The patient was being denied the medicine that had been alleviating his pain and committed suicide because, “he couldn’t live with the pain anymore. He could not see a future. He had no hope. He had no life.”

I am a chronic pain patient who has been on fairly high doses of opiates for about nine years now. My dose has been forcibly reduced since the cdc guidelines. I moved to Oregon from Alaska and can’t find a doctor to prescribe my medication. I pray I have the strength not to take my own life!

Zach Williams of Minnesota  committed suicide at age 35. He was a veteran of Iraq and had experienced back pain and a brain injury from his time in service. He had treated his pain with narcotics until the VA began reducing prescriptions.

Ryan Trunzo committed suicide at the age of 26. He was an army veteran of Iraq. He had experienced fractures in his back for which he tried to get effective painkillers, but failed due to VA policy. His mother stated “I feel like the VA took my son’s life.”

Kevin Keller, a Navy veteran, committed suicide at age 52. He shot v after breaking into the house of his friend, Marty Austin, to take his gun. Austin found a letter left by Keller saying “Marty sorry I broke into your house and took your gun to end the pain!” Keller had experienced a stroke 11 years earlier, and he had worsening pain in the last two years of his life because VA doctors would not give him pain medicine. On the subject of pain medication, Austin said that Keller “was not addicted. He needed it.”

Bob Mason, aged 67, of Montana committed suicide after not having access to drugs to treat his chronic pain for just one week. One doctor who had treated Mason was Mark Ibsen, who shut down his office after the Montana Board of Medical Examiners investigated him for excessive prescription of opioids. According to Mason’s daughter, Mason “didn’t like the drugs, but there were no other options.”

Donald Alan Beyer, living in Idaho, had experienced back pain for years. He suffered from  degenerative disc disease, as well as a job-related injury resulting in a broken back. After his doctor retired, Beyer struggled without pain medicine for months. He shot himself on his 47th birthday. His son, Garrett, said “I guess he felt suicide was his only chance for relief.”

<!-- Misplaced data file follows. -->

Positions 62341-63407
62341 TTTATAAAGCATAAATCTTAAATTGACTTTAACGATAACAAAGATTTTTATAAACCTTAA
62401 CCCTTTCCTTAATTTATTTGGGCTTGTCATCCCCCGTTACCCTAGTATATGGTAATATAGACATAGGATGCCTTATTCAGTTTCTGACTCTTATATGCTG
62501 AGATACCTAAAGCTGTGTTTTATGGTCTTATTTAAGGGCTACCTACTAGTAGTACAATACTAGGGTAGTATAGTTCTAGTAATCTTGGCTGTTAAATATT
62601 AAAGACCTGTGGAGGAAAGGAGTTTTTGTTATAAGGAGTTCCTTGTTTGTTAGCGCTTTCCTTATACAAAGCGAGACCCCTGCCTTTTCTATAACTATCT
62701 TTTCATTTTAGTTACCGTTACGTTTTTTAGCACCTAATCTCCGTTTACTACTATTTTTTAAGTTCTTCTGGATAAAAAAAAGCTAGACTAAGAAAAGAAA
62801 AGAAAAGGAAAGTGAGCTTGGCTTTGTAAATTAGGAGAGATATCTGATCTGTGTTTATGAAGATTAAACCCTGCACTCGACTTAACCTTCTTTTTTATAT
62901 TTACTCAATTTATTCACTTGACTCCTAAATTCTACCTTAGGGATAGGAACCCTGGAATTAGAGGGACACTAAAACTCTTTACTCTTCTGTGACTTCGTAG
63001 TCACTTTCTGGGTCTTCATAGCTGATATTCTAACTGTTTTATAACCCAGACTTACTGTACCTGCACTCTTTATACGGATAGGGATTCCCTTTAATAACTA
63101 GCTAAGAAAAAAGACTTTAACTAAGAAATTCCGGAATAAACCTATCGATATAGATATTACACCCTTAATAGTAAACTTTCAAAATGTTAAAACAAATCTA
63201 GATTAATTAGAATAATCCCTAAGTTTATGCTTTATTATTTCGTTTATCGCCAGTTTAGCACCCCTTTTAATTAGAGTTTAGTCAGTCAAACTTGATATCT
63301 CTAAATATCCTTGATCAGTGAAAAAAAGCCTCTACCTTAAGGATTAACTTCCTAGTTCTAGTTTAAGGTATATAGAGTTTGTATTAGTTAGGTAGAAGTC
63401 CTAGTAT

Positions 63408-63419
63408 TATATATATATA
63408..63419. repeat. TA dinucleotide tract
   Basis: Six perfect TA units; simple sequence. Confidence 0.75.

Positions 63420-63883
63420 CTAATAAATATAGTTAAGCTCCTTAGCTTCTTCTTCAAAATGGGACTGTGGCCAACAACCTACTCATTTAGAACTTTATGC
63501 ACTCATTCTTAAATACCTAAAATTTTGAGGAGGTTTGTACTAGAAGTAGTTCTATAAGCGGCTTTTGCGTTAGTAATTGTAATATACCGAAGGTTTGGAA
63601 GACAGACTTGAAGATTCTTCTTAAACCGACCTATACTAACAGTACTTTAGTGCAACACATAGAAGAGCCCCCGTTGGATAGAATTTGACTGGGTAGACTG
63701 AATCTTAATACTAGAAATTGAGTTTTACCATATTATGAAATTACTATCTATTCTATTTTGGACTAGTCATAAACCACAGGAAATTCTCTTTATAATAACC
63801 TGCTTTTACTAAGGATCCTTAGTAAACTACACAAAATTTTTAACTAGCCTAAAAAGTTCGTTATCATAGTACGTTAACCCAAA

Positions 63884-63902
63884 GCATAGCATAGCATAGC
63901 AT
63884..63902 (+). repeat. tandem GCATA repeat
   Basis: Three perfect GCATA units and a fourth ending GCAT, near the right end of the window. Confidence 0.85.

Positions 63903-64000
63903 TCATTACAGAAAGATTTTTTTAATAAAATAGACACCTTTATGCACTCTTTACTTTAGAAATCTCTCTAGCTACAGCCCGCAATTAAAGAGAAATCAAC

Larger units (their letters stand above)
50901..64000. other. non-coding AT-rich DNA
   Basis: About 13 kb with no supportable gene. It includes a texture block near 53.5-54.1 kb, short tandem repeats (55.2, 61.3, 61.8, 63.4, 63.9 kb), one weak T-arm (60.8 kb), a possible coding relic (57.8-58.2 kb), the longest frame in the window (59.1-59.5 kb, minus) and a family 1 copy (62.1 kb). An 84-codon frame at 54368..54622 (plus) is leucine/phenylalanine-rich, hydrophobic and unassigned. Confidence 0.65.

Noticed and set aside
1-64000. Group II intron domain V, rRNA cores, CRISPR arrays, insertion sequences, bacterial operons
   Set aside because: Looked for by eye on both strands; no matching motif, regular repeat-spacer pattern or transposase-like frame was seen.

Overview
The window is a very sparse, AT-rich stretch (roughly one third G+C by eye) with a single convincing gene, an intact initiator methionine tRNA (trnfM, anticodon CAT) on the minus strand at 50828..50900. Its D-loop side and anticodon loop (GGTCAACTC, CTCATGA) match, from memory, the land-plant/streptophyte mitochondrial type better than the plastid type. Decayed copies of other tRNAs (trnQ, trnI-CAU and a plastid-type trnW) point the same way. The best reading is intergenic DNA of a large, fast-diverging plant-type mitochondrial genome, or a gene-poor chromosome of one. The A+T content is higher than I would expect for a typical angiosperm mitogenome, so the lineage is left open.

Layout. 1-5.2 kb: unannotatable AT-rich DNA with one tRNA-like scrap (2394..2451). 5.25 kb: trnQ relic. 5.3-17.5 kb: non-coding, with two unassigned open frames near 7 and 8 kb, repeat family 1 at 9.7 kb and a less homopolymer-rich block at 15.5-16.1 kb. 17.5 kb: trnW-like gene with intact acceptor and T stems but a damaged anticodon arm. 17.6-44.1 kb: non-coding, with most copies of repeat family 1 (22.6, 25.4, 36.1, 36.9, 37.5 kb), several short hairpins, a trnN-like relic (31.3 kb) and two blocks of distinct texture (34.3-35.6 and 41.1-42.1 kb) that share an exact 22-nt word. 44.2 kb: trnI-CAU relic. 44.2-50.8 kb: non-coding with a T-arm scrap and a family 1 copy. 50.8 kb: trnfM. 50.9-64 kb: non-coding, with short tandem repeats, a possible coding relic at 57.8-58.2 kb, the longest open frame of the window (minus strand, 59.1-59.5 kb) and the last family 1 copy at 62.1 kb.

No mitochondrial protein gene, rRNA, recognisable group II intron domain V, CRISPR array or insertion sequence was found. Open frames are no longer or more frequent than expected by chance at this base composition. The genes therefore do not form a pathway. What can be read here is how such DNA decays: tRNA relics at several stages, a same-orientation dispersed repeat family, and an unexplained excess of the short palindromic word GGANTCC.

Denny Peck of Washington state was 58 when he ended his life. In 1990, he experienced a severe injury to his vertebrae during a fishing accident. His mother, Lorraine Peck, said “[h]e has been in severe pain ever since,” and his daughter, Amanda Peck, “said she didn’t remember a time when her dad didn’t hurt.” During the last few years of his life, Peck had received opiates for his pain from a Seattle Pain Center, until these clinics closed. After suffering and being unable to find doctors who would help with his pain, Peck called 911. Two days later, Peck was found dead in his home with bullet wounds in his head. A note found near Peck read: “Can’t sleep, can’t eat, can’t do anything. And all the whitecoats don’t care at all.”

Doug Hale of Vermont killed himself at the age of 53. He had experienced pain from interstitial cystitis, and decided to end his life six weeks after his doctor suddenly cut off his opiate painkillers. He left a note reading “Can’t take the chronic pain anymore” before he shot himself in the head. His doctor said he “was no longer willing to risk my license by writing you another script for opioids”  (see attachment A for details of the problem as relyed by his wife Tammi who is now 10 months without a husband as a direct result of the CDC guidelines to prevent deaths)Bruce Graham committed suicide after living with severe pain for two years. At age 62, Graham fell from a ladder, suffering several severe injuries. He had surgery and fell into a coma. After surgery, he suffered from painful adhesions which could not be removed. He relied on opioid painkillers to tolerate his pain, but doctors eventually stopped prescribing the medicine he needed. Two years after his fall, Graham shot himself in the heart to end the pain.

Travis Patterson, a young combat veteran, died two days after a suicide attempt at the age of 26. After the attempt to take his own life, Patterson was brought to the VA emergency room. Doctors offered therapy as a solution, but did not offer any relief for his pain. Patterson died two days after his attempted suicide.

54-year-old Bryan Spece of Montana  killed himself about two weeks after he experienced a major reduction in his pain medication. The CDC recommends a slow reduction in pain medicine, such as a 10% decrease per week. Based on information from Spece’s relative, Spece’s dose could have been reduced by around 70% in the weeks before he died.

In Oregon, Sonja Mae Jonsson ended her life when her doctor stopped giving her pain medicine as a result of the CDC guidelines.

United States veterans have been committing suicide after being unable to receive medicine for pain. These veterans include Peter Kaisen,Daniel Somers, Kevin Keller, Ryan Trunzo, Zach Williams, and Travis Patterson

A 40-year-old woman with fibromyalgia, lupus, and back issues appeared to have committed suicide after not being prescribed enough pain medicine. She had talked about her suicidal thoughts with her friends several times before, saying “there is no quality of life in pain.” She had no husband or children to care for, so she ended her life.

Sherri Little was 53 when she committed suicide. She suffered pain from occipital neuralgia, IBS, and fibromyalgia. A friend described Little as having a “shining soul of activism” as she spent time advocating for other chronic pain sufferers. However, Little had other struggles in her life, such as her feeling that her pain kept her from forming meaningful relationships. In her final days, Little was unable to keep down solid food, and she tried to get medical help from a hospital. When she was unable to receive relief, Little ended her life.